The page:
Definition of chip and PIN in English:

chip and PIN

noun

mass noun
  • A way of paying for goods by debit or credit card whereby one enters one's personal identification number in an electronic device rather than signing a slip.

    • ‘Mr Ryan said Britain is targeting February 14 as the date when chip and PIN will be the only accepted form of credit card payment.’
    • ‘A similar effect has been observed following the introduction of chip and PIN credit cards, where ownership of the card and knowledge of the PIN is now almost always viewed as conclusive.’
    • ‘Banks and retailers hope the rollout of chip and PIN - the system to replace signatures with PINs for verifying payments - will further reduce fraud from lost, stolen or counterfeit credit cards.’
    • ‘It doesn't look likely that ATMs will all be modernised until every single credit and debit card in the UK is chip and PIN.’
    • ‘By the start of 2005, 90 per cent of the UK's 42 million cardholders should be using chip and PIN enabled cards.’
    • ‘The big rise is believed to be due to the fraudsters increasing their efforts while they still can, as chip and PIN (when fully rolled out) should improve card security measures.’
    • ‘However, a survey from software firm Retail Logic out earlier this week suggested that many retailers remain sceptical about the benefits of chip and PIN.’
    • ‘The rise is attributed to thieves increasing their illegal activity before the security benefits of chip and PIN are fully realised, says APACS, the UK payments association.’
    • ‘Tesco is one of the first UK retailers to embrace chip and PIN wholeheartedly and roll it out in all its stores.’
    • ‘The chip and PIN system is designed to guard against credit card fraud by requiring customers to tap in a four digit number - rather than signing a payment slip - when paying for their goods.’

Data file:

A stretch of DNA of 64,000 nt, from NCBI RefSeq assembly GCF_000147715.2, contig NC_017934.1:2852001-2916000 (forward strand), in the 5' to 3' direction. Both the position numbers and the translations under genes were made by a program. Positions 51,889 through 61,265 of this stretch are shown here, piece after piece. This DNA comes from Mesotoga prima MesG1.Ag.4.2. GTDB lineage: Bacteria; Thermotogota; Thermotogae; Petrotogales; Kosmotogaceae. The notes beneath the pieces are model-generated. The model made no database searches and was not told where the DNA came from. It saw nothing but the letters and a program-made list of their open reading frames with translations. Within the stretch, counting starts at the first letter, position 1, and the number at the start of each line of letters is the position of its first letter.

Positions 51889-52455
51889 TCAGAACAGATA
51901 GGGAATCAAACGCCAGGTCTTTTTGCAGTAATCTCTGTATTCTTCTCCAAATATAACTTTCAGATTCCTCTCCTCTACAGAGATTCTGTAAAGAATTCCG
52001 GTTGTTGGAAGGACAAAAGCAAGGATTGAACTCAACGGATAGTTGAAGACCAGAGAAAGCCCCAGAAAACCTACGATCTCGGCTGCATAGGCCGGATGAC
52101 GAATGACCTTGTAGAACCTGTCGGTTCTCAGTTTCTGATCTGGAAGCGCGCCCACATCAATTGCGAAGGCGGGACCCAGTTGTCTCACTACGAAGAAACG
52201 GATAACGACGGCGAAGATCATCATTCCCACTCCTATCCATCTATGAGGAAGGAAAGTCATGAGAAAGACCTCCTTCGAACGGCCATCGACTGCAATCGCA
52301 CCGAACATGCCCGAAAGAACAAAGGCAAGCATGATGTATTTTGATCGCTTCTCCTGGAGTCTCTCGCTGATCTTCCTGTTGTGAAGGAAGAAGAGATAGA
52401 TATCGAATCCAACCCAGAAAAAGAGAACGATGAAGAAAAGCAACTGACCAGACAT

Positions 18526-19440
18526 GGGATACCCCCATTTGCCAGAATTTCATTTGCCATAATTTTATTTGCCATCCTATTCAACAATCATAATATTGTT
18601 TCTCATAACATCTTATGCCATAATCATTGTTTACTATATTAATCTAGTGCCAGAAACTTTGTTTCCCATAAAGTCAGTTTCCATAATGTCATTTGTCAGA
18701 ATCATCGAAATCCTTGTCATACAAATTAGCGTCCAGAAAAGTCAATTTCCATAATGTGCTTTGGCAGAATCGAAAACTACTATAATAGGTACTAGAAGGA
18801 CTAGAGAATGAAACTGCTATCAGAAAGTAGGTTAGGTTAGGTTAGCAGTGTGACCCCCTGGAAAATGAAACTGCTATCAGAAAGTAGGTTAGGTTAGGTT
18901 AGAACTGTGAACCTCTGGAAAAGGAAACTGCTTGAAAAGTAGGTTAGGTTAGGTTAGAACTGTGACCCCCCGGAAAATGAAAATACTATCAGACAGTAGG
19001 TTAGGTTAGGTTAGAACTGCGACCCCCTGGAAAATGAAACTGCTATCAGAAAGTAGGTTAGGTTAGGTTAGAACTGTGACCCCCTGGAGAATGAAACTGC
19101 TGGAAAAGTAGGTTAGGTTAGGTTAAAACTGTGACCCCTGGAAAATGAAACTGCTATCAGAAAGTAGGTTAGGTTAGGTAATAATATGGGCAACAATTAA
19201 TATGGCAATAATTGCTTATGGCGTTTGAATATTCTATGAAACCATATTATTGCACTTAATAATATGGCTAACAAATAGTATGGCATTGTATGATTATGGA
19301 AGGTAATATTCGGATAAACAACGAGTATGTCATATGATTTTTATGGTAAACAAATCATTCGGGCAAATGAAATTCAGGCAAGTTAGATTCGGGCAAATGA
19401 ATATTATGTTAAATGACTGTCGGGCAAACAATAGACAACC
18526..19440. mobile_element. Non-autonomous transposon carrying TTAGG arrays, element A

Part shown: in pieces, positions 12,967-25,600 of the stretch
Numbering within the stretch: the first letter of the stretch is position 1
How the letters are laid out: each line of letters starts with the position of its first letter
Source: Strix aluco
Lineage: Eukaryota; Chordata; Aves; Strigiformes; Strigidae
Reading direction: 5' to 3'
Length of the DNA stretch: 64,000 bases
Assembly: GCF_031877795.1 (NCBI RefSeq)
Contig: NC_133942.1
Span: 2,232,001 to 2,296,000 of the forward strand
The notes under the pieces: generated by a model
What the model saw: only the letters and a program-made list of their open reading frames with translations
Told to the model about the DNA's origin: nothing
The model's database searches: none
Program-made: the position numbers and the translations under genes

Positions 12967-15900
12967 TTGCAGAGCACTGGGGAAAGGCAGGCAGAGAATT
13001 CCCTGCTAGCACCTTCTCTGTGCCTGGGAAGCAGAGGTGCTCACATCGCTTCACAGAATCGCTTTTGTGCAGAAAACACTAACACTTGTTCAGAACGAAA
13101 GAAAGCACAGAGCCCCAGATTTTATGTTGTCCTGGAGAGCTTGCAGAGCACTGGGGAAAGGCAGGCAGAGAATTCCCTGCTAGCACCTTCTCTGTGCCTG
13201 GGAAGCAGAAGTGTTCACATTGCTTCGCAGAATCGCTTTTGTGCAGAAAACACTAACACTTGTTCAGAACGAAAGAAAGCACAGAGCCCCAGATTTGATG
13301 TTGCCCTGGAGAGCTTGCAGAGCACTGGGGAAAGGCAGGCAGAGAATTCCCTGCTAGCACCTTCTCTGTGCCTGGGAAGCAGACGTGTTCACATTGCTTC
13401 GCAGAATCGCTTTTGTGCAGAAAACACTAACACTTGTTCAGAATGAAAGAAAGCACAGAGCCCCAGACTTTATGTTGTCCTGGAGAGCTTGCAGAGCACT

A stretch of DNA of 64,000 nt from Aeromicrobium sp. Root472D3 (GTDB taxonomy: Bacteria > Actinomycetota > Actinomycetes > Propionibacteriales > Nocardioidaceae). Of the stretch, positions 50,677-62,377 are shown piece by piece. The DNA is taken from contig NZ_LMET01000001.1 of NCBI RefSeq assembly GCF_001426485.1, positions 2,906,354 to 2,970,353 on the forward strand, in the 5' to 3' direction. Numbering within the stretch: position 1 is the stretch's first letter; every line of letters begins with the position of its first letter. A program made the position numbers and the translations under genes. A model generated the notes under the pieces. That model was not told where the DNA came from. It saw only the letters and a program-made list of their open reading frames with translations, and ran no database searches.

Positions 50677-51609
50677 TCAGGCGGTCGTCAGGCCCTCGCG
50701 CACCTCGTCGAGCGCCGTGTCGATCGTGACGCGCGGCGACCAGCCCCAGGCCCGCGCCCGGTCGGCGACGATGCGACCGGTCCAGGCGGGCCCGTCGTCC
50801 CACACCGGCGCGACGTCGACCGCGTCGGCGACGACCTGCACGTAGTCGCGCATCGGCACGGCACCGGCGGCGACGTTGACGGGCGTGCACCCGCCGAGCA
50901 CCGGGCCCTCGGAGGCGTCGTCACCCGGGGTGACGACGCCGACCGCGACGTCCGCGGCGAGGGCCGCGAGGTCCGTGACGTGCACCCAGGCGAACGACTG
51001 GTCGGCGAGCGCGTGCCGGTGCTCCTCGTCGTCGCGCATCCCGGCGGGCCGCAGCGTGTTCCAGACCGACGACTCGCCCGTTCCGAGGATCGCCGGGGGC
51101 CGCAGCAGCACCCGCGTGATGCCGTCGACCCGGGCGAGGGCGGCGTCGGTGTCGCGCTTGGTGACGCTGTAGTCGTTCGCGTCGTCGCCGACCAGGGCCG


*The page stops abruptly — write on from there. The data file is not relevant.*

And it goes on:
• ‘These are the issues that chip and PIN is being introduced to tackle: a cloned card is useless if it is not accompanied by the correct PIN.’
    • ‘The machines offer three different phones in return for cash or chip and PIN payments.’
    • ‘The new chip and PIN technology will all but eliminate counterfeit fraud, where cards are copied, or skimmed, and used in transactions around the globe, and the use of lost or stolen cards.’
    • ‘We are calling on the banks to do more to promote chip and PIN in the coming months.’
    • ‘The new chip and PIN credit card system could leave local businesses and retailers vulnerable to fraud bills because millions of customers still do not have their new cards.’
    • ‘Credit card fraudsters are expected to move to softer targets, such as Poland, Slovakia and Macedonia, once electronic chip and PIN cards arrive in Ireland.’
    • ‘Although most tills have been converted to chip and PIN, about a quarter have not, and those retailers are taking a risk.’
    • ‘Mr McKinnon said it was expected the first chip and PIN technologies for credit and debit card payments would be available in Ireland by 2003.’
    • ‘She added: ‘The fraudsters are never going to go away but chip and PIN is going to address the two biggest areas of fraud.’’
    • ‘It is also possible that the introduction of chip and PIN will result in an increase in identity fraud.’

Pronunciation

chip and PIN